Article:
(Bloomberg) – Verizon Communications Inc. and its two unions reached an agreement on a new labor contract, paving the way for about 39,000 landline employees to return to work after walking off the job more than six weeks ago.
The new accord, which still must be ratified by union members, gives workers a pay increase of more than 10% through the end of the contract in August 2019, according to a statement from the company. For the first time, the labor agreement extends to about 70 wireless retail store employees in Brooklyn and suburban Boston. The deal also includes the addition of about 1,300 new call-center jobs.
The union managed to win concessions on pension benefits and temporary work assignments while the company made gains on reducing benefits costs by modifying employee health-care plans. Union members are expected to return to work on Wednesday and Candice Johnson, a spokesman for the Communications Workers of America, said the ratification vote should be done by mid-June.
“The new contracts will help ensure that Verizon employees continue to receive solid wages and excellent health-care and retirement benefits,” Marc Reed, Verizon’s chief administrative officer, said in a statement. Chris Shelton, president of the CWA, called the contract a victory for working families.
The strike by the CWA and the International Brotherhood of Electrical Workers had been one of the largest in the U.S. in recent years. Labor Secretary Thomas Perez Perez helped broker the deal by bringing Verizon Chief Executive Officer Lowell McAdam and two union executives to Washington on Sunday, May 15, to discuss ways to resolve the dispute.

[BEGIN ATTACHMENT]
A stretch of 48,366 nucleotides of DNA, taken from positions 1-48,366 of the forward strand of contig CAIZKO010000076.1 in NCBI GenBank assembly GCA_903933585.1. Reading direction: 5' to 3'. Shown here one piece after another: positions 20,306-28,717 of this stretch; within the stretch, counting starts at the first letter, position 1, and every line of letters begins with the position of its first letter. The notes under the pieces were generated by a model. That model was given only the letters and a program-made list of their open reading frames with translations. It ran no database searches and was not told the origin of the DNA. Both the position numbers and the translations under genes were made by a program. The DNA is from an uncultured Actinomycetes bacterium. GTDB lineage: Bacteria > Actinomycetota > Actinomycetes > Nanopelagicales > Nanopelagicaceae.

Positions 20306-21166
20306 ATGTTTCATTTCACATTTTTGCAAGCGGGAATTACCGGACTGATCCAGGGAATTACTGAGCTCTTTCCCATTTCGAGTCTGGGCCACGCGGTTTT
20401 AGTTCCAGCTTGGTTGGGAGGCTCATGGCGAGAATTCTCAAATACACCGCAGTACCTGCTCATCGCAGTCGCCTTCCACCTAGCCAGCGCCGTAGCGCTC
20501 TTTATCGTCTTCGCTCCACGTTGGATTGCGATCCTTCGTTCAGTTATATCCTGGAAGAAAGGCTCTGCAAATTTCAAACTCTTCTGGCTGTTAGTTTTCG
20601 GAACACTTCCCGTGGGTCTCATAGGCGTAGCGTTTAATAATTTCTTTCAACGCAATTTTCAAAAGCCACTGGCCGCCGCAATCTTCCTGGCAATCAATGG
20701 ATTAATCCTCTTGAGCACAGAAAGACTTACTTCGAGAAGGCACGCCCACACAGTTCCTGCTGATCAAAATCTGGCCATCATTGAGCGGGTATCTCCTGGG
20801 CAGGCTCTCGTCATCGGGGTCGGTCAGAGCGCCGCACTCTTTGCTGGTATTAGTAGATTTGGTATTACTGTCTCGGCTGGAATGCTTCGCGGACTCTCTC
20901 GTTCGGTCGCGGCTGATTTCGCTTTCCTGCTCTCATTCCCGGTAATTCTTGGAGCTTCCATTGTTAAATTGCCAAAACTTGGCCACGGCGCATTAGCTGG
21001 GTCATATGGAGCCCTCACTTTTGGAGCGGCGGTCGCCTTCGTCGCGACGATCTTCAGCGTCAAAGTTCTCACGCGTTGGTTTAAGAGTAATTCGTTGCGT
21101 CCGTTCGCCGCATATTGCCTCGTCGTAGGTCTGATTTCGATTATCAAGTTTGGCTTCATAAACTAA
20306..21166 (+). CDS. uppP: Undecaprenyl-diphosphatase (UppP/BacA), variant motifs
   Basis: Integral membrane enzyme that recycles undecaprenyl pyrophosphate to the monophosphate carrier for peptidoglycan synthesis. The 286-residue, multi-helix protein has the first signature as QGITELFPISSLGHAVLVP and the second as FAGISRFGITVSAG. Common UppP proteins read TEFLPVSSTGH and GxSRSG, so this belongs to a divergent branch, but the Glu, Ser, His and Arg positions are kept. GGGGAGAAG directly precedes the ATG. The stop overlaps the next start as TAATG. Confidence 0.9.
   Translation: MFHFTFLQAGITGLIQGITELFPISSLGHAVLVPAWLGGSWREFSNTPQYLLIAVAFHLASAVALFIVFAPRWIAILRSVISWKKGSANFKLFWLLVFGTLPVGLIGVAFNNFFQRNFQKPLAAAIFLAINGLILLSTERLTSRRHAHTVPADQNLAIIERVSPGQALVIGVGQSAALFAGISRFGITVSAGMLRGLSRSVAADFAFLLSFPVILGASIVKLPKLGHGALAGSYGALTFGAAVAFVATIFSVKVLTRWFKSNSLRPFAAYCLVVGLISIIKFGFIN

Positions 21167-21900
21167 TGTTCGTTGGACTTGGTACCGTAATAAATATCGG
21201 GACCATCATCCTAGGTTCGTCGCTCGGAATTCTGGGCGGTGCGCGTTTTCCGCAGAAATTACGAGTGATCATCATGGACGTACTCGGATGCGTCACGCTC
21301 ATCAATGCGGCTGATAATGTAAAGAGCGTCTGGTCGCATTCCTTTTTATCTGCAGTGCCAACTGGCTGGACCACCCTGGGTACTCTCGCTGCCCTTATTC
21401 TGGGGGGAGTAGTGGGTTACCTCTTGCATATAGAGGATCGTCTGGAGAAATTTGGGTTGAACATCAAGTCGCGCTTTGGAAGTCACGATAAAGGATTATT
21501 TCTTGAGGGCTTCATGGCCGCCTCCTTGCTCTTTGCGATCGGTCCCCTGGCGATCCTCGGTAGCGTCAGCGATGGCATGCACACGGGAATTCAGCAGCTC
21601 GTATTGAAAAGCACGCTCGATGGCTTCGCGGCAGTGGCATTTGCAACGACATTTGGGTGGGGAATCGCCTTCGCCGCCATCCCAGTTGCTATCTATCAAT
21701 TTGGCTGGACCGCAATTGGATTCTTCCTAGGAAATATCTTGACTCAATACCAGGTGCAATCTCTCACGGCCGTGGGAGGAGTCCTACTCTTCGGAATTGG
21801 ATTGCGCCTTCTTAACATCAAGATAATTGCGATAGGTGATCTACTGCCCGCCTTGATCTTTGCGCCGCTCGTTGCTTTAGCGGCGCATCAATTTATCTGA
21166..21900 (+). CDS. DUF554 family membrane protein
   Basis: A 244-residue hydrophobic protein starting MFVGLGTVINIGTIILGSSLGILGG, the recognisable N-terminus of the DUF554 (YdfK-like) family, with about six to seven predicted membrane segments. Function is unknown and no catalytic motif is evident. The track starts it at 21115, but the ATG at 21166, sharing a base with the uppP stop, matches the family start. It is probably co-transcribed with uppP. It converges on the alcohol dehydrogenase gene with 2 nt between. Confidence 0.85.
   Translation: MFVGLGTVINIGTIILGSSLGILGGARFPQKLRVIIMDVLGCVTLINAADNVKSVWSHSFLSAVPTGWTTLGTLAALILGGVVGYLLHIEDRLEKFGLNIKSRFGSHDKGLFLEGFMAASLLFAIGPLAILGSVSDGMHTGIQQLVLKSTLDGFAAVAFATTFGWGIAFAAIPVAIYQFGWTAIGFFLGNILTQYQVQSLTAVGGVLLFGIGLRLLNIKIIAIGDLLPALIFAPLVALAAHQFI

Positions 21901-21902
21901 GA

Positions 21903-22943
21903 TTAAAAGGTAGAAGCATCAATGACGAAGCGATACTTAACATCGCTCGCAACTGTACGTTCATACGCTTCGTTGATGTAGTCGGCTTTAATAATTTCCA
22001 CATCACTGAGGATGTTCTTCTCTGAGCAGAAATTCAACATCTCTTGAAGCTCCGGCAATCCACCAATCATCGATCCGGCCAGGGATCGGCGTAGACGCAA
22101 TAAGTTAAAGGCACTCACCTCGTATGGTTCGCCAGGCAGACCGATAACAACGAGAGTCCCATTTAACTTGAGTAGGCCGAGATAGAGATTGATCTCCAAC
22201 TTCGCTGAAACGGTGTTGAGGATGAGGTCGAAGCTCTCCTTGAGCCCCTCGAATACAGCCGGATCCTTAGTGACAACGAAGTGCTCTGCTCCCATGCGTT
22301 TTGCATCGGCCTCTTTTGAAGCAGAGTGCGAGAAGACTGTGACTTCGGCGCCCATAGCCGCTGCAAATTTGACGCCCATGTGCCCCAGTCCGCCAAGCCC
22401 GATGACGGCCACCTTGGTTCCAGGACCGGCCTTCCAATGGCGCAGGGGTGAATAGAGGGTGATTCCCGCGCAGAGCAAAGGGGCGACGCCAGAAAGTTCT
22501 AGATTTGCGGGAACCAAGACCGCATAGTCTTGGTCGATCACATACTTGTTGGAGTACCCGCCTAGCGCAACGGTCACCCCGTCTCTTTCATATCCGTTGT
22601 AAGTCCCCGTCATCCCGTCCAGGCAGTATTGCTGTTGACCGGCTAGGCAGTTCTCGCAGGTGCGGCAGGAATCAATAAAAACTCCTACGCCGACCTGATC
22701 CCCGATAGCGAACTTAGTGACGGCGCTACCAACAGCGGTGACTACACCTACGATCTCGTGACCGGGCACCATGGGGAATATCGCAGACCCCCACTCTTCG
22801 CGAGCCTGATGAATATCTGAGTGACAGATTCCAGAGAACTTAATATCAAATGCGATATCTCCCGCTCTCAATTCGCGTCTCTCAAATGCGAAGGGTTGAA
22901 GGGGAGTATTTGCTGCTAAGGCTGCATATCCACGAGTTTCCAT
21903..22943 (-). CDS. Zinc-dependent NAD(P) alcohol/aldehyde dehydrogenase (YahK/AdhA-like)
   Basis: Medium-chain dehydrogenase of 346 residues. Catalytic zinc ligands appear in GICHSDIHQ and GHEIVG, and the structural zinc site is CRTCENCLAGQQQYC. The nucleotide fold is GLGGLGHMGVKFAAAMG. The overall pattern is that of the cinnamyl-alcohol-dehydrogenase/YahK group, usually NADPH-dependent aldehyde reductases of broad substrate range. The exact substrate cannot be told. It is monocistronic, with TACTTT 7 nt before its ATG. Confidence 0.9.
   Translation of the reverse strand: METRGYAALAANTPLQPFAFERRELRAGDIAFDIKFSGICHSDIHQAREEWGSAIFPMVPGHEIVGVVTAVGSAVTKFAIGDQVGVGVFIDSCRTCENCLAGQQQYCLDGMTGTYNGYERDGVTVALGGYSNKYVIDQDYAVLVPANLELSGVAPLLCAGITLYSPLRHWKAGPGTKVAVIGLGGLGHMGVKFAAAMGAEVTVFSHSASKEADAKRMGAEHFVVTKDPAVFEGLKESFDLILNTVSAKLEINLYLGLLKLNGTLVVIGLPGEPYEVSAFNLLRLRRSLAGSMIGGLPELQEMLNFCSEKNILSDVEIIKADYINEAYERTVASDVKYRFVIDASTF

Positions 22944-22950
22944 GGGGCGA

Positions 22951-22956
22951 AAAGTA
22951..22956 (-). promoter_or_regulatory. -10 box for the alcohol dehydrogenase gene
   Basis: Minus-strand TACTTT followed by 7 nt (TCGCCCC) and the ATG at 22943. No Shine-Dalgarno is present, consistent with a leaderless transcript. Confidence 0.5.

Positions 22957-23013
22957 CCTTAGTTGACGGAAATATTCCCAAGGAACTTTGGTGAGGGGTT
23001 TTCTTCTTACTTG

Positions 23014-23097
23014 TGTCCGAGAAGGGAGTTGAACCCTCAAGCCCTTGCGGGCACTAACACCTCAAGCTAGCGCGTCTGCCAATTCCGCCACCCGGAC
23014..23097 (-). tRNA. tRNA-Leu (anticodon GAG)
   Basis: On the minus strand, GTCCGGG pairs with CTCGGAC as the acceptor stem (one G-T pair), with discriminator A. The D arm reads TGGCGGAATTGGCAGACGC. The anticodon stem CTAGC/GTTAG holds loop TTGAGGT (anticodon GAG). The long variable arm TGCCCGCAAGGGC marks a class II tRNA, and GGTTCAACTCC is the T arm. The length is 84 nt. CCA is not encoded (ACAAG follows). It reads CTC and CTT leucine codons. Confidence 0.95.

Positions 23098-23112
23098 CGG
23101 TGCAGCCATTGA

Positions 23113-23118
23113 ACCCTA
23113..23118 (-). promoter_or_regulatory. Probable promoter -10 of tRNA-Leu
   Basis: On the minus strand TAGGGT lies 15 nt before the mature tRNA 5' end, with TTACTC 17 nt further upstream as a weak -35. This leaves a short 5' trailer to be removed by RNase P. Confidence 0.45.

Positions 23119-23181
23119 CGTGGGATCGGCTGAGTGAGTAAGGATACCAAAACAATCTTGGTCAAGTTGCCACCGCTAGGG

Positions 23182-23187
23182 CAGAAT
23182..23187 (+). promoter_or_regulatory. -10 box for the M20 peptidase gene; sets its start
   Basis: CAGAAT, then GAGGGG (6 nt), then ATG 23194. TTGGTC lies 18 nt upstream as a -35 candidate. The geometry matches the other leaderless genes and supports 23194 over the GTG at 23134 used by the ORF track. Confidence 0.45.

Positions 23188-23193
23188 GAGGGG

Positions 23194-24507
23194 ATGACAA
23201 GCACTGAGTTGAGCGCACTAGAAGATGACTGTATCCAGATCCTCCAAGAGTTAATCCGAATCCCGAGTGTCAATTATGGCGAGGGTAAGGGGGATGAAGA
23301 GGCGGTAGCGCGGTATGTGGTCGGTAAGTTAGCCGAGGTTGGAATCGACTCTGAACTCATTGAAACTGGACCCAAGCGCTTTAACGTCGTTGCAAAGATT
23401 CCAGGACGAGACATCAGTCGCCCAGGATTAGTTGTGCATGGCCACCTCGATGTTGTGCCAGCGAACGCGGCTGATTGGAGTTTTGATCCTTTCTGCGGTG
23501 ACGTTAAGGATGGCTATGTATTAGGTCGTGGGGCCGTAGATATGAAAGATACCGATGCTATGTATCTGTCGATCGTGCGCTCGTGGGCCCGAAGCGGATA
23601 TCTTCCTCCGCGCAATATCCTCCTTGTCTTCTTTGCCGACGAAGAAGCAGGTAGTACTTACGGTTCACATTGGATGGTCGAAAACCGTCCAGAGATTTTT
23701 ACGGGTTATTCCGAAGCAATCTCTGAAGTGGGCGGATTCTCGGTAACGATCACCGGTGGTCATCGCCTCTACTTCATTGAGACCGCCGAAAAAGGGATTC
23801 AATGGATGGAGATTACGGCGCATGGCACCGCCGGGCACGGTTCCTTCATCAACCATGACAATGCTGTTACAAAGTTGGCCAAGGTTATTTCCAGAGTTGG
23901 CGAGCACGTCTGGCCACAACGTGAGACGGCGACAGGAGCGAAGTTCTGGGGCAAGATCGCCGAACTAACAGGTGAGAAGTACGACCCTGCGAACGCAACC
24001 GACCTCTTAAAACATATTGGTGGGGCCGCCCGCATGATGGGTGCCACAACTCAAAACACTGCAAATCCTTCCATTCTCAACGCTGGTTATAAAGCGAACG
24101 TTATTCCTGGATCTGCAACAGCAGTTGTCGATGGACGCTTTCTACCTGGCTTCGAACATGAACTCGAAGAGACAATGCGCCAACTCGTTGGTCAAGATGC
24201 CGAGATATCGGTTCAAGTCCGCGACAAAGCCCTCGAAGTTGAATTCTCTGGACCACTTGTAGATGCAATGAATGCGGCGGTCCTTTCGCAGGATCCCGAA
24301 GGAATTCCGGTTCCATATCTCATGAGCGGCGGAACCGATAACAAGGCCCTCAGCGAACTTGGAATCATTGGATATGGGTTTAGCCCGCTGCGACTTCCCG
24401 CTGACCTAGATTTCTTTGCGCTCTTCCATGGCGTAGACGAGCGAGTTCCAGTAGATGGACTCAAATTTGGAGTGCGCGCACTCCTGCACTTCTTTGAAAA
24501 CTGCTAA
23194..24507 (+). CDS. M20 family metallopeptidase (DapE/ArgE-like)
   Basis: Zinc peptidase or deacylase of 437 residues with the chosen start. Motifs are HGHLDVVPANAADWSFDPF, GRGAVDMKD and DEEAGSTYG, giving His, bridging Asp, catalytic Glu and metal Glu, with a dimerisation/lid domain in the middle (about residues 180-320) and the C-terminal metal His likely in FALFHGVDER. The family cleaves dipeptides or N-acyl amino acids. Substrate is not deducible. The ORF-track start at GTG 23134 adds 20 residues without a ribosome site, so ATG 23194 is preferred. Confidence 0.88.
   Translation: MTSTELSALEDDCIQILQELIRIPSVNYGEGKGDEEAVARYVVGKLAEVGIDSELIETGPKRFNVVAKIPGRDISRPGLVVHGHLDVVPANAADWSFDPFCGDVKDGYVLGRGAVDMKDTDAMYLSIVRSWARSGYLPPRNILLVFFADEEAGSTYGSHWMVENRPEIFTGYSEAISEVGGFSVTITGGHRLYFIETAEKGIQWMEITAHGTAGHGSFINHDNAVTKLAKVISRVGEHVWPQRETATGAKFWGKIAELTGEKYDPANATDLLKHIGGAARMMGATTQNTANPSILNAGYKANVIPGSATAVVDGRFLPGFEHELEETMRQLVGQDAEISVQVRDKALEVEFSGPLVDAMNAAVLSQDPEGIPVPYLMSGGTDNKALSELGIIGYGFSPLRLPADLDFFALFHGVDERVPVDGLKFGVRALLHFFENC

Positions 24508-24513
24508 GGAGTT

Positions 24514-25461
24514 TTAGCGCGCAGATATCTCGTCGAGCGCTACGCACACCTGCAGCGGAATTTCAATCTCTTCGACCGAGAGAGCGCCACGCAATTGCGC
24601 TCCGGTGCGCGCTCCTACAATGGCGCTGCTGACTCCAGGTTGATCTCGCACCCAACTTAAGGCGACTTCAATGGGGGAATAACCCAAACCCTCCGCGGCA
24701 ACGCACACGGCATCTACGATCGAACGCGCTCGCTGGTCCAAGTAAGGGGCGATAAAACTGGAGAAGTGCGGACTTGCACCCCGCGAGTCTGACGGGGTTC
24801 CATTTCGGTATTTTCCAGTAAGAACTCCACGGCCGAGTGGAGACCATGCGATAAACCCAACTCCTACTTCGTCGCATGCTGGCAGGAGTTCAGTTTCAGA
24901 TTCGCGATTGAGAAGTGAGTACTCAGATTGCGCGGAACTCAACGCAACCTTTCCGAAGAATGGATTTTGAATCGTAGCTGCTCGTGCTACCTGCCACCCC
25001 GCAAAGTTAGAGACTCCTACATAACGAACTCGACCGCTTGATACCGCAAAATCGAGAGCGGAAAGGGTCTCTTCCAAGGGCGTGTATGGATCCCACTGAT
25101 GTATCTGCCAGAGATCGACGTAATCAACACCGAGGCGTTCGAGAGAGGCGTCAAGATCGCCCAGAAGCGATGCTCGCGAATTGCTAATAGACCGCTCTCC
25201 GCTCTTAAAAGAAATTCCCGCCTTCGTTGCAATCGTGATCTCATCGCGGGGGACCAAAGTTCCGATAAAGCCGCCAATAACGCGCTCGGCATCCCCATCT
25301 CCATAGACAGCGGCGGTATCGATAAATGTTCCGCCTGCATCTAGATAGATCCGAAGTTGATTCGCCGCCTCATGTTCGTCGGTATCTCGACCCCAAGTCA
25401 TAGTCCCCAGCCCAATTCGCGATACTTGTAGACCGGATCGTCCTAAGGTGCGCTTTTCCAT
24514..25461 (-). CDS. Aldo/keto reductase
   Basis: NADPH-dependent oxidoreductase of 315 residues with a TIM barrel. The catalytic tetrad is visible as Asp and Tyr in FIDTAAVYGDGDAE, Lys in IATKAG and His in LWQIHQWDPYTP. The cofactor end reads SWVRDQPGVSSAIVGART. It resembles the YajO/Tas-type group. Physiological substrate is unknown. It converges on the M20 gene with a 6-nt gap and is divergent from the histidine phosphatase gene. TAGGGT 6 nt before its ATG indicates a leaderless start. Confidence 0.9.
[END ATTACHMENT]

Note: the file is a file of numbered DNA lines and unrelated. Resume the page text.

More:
The labor standoff pushed the number of striking U.S. workers to the highest in more than four years and could depress the May jobs numbers slated for release next week, data from the Labor Department showed.
The strike has had a more mixed financial impact on the company. While Verizon saved on wage payments to striking employees, the slowdown in operations was a drag on the company’s landline business, Chief Financial Officer Fran Shammo said during an investor presentation on May 19. That probably means there will be no net new gains in FiOS TV or broadband customers in the quarter, he said.
“In the end, it looks like everyone wins,” said Roger Entner, an analyst with Recon Analytics LLC. “The employees will get an increase over four years, which is a year longer than originally proposed. And Verizon can get all its employees back to work, including those that had been filling in on the landline side.”
The new labor deal is the first since Verizon took full control of Verizon Wireless and agreed to buy AOL, two deals worth almost $135 billion that point toward a wireless-centric future. The company has been shedding union-heavy operations, including its FiOS business in three states last month. Landlines accounted for 29% of Verizon’s revenue, down from almost 50% in 2008. And as its strategy has shifted, the ranks of union workers have shrunk by about half from 78,000 13 years ago.
Facing years of declines in the landline unit as more people opt for only wireless service, Verizon pushed to have union workers agree to temporary job relocations. The unions, which had been working without a contract since Aug. 1, wanted to limit those transfers of workers to other regions, protect jobs from being moved offshore and preserve pension increases.
Of the workers, about 29,000 are represented by the CWA and 10,000 by the IBEW, the CWA’s Johnson said.
“This might be the last big strike for Verizon because wireline will have less and less leverage in an increasingly wireless business,” Entner said.
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